Sunday, February 28, 2016

C4 Hop Explosion...American Pale Ale Hop Bursting Action Inside!

John came up with the perfect name for the APA that
features 4 "C" hops!
Pale Ale.  Good ol' pale ale.  The impetus of the craft brew revolution.  The craft brew that started it all, the craft brew that the muggles will actually drink.    I think we all love pale ale.  But you have to admit that pale ale has become a bit ordinary.  A bit too familiar.  So we here at counterbrew, your ever faithful servants, are here to update the common pale ale into the hop explosion that it can, and maybe should be.

Pale ale is an awesome background malt bill for hops.   The maltier wort and ever so slight roasty flavors create an interesting backdrop when balanced against the hops.   But beware, this is not the right background for 70-100 ibu IPA hops.   This is the right back ground for the "c" hops.   You remember the C hops.  Chinook, Cascade, Centennial, Citra. (and sometimes Columbus).

Before 5star pH stabilizer pH was 8.1
Due in part to the camden addition the night before.
So Saturday we set out to brew an American Pale Ale.  A "hop explosion" ,  But not an unbelievably bitter beer. A Beer with loads of late hop additions.   We were brewing 10 gallons.  But of course there was a problem with the keggle so we had to split the batch into 2 separate boils.    It was time for the counterbrew crew to understand why we are so committed to BIAB, and no sparge brewing.  So to aid in that understanding, and also because I get a maniacal pleasure out of it.    We did our first 3 vessel brewing session as a group.  John prepared the water the night before with camden.  If you're not using camden to knock the chorides out of your water, then you need to start.   John and Jake had the water heating when I arrived, and we did a simple water treatment.    We added 1 TBLSPN of 5.2 stabilizer for each 5 gallons.   For those of you who don't like 5 Star 5.2 pH stabilizer... get over it.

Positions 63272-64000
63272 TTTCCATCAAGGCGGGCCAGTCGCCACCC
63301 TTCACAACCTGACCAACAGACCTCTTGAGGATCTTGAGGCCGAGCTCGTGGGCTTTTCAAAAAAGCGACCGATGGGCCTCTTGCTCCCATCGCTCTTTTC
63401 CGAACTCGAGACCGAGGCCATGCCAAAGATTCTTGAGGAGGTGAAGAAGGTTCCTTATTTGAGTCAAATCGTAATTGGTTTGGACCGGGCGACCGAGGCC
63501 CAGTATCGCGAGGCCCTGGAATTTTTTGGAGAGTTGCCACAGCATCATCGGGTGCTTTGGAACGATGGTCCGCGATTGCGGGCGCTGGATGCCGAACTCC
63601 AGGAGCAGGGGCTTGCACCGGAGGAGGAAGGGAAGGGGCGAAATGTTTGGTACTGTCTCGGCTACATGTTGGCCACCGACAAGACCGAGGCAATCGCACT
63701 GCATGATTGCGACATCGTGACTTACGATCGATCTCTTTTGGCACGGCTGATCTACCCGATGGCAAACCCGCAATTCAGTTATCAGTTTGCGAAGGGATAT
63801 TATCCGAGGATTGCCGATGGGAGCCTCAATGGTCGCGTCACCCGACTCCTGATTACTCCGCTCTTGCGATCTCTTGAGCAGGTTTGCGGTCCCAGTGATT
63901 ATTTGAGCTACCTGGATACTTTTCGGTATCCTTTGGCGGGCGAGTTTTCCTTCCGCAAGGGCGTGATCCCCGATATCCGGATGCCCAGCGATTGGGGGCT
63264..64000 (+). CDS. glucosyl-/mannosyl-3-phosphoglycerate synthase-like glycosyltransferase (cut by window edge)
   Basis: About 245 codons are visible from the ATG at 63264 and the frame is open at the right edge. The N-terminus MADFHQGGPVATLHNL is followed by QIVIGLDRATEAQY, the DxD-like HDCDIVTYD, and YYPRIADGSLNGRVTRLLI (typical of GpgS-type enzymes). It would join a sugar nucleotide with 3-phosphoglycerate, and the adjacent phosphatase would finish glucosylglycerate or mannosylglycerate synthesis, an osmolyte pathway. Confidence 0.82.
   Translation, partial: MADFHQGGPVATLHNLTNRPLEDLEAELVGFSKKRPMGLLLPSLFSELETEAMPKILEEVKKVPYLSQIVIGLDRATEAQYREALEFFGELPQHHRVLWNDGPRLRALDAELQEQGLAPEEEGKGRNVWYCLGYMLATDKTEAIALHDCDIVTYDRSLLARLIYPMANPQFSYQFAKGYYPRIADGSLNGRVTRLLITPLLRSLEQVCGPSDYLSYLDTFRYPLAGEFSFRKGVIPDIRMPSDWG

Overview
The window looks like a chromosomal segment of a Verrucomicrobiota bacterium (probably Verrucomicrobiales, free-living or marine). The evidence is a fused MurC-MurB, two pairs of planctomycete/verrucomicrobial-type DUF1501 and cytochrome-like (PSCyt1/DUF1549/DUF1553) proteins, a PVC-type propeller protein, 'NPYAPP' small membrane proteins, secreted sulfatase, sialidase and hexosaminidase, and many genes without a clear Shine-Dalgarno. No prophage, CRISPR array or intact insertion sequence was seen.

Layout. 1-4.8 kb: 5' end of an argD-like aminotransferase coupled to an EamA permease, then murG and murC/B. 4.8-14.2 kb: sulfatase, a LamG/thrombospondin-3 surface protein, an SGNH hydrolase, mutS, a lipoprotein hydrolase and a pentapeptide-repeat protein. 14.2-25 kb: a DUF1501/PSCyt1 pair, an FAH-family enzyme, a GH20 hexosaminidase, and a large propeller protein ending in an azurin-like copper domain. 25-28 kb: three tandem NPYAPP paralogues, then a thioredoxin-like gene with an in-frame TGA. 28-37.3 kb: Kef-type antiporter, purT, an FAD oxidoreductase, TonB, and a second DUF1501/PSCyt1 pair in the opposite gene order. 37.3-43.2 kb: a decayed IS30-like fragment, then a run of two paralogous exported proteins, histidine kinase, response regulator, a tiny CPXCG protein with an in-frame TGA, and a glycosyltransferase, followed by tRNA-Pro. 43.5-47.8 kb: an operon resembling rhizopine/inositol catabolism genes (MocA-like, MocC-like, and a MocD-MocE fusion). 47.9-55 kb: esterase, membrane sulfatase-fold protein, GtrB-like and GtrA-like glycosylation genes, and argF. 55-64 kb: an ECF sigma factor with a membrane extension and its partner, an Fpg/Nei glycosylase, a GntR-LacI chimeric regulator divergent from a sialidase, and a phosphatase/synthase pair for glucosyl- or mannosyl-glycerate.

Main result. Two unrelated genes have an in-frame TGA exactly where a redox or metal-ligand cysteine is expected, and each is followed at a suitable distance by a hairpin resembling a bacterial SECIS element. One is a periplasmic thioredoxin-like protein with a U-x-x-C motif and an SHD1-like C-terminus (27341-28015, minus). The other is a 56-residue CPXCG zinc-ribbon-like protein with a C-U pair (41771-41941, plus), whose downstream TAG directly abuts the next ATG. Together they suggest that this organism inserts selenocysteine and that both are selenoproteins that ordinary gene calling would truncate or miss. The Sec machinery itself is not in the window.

After 5 star 5.2 stabilizer the pH was 5.86
There has been an unsubstantiated trend on forums recently.  This trend is to say 5.2 stabilizer doesn't work.  Or 5 .2 makes beer salty (whoa there Poindexter, it's not even that kind of salt).   There is no science behind this trend, just a bunch of guys who feel like they are better brewers if they do things the hard way.   Here is a fact from brew day.   By the way, don't you dig Johns zooba shorts (KC Chiefs ) and black socks.

  • pH after camden and before 5.2 =  8.1
  • pH after 5 star pH stabilizer = 5.86
  • pH of the mash was... pause for dramatic effect... 5.2. Right on the money!

All hands on deck for the dough in.  Mark Anthony and his brother Rob
Helped us get doughed in!  3 spoons makes quick work of dough in!
We put 21 lbs of grain into the mash tun, in a bag.  And we hit it with 167 F water.  Stirred to prevent dough balls and that was it.  Our initial temperature was a little high so we stirred.  Missing your initial temperature can lower your efficiency, and it did a little bit. (We only got 72.86% hoping for 75%  We could have added .25lbs of sugar or DME but we just rolled with it! ) We got it to 152 and let it sit for 90 minutes.  Then we drained it off and batch sparged.   We let our batch sparge for 15 minutes.  

spilit the boil
in the future the
keggle will rock!